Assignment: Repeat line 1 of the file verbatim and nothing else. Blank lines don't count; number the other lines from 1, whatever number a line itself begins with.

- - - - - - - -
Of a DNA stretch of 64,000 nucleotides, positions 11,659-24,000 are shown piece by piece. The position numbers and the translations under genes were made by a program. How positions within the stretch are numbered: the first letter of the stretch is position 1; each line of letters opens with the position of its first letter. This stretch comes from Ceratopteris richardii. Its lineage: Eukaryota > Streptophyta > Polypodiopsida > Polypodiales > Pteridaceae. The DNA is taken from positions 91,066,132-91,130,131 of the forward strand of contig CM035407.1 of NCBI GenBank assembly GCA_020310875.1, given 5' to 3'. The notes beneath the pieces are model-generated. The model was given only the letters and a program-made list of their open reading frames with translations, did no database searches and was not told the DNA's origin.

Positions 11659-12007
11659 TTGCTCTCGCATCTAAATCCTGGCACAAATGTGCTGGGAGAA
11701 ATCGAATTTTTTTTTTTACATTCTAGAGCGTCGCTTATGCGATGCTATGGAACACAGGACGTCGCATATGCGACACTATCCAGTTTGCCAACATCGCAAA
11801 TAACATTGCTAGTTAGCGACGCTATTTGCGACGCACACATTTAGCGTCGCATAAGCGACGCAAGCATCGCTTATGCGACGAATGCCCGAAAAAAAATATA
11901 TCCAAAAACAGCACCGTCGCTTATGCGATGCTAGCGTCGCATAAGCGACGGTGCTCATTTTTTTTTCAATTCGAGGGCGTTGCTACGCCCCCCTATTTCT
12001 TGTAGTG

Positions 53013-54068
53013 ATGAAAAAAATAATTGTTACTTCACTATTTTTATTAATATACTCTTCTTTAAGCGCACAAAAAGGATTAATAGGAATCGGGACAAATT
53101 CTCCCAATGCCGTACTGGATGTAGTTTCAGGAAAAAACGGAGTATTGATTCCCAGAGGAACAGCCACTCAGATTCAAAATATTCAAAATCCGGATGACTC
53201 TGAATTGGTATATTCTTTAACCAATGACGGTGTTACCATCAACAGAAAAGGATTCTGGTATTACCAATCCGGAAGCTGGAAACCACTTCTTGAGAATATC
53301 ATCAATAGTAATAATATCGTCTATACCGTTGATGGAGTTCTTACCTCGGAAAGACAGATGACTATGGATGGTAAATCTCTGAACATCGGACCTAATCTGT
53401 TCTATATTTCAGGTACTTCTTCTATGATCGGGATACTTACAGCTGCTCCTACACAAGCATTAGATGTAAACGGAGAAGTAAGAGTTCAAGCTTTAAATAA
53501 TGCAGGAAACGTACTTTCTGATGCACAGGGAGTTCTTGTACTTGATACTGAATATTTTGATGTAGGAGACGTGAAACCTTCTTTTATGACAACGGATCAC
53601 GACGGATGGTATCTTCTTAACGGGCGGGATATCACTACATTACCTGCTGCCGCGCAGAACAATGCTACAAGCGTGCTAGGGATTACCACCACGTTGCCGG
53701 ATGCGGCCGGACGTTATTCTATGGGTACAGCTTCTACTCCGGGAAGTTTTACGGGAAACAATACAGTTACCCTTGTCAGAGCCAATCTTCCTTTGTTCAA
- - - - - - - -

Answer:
Of a DNA stretch of 64,000 nucleotides, positions 11,659-24,000 are shown piece by piece. The position numbers and the translations under genes were made by a program. How positions within the stretch are numbered: the first letter of the stretch is position 1; each line of letters opens with the position of its first letter. This stretch comes from Ceratopteris richardii. Its lineage: Eukaryota > Streptophyta > Polypodiopsida > Polypodiales > Pteridaceae. The DNA is taken from positions 91,066,132-91,130,131 of the forward strand of contig CM035407.1 of NCBI GenBank assembly GCA_020310875.1, given 5' to 3'. The notes beneath the pieces are model-generated. The model was given only the letters and a program-made list of their open reading frames with translations, did no database searches and was not told the DNA's origin.